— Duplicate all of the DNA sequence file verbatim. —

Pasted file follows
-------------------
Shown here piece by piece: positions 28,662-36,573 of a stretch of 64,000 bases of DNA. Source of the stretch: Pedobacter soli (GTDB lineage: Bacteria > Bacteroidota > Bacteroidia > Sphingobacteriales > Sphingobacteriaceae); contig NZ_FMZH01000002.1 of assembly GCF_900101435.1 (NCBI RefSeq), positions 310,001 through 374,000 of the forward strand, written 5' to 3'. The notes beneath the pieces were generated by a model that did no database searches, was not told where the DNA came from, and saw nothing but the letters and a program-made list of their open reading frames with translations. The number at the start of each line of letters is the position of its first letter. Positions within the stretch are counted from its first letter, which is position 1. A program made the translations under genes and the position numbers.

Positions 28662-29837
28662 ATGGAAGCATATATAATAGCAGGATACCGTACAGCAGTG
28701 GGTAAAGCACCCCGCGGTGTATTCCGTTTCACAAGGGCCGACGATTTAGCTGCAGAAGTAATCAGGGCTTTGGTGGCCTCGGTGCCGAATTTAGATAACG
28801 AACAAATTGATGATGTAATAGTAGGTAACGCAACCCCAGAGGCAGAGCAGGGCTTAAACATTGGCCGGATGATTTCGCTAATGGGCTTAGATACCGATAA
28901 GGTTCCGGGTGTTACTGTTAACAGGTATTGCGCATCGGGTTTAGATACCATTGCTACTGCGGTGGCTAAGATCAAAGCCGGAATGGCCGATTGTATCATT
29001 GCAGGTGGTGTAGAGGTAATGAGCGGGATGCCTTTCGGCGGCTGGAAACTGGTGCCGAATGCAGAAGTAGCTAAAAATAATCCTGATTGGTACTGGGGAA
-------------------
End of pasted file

Shown here piece by piece: positions 28,662-36,573 of a stretch of 64,000 bases of DNA. Source of the stretch: Pedobacter soli (GTDB lineage: Bacteria > Bacteroidota > Bacteroidia > Sphingobacteriales > Sphingobacteriaceae); contig NZ_FMZH01000002.1 of assembly GCF_900101435.1 (NCBI RefSeq), positions 310,001 through 374,000 of the forward strand, written 5' to 3'. The notes beneath the pieces were generated by a model that did no database searches, was not told where the DNA came from, and saw nothing but the letters and a program-made list of their open reading frames with translations. The number at the start of each line of letters is the position of its first letter. Positions within the stretch are counted from its first letter, which is position 1. A program made the translations under genes and the position numbers.

Positions 28662-29837
28662 ATGGAAGCATATATAATAGCAGGATACCGTACAGCAGTG
28701 GGTAAAGCACCCCGCGGTGTATTCCGTTTCACAAGGGCCGACGATTTAGCTGCAGAAGTAATCAGGGCTTTGGTGGCCTCGGTGCCGAATTTAGATAACG
28801 AACAAATTGATGATGTAATAGTAGGTAACGCAACCCCAGAGGCAGAGCAGGGCTTAAACATTGGCCGGATGATTTCGCTAATGGGCTTAGATACCGATAA
28901 GGTTCCGGGTGTTACTGTTAACAGGTATTGCGCATCGGGTTTAGATACCATTGCTACTGCGGTGGCTAAGATCAAAGCCGGAATGGCCGATTGTATCATT
29001 GCAGGTGGTGTAGAGGTAATGAGCGGGATGCCTTTCGGCGGCTGGAAACTGGTGCCGAATGCAGAAGTAGCTAAAAATAATCCTGATTGGTACTGGGGAA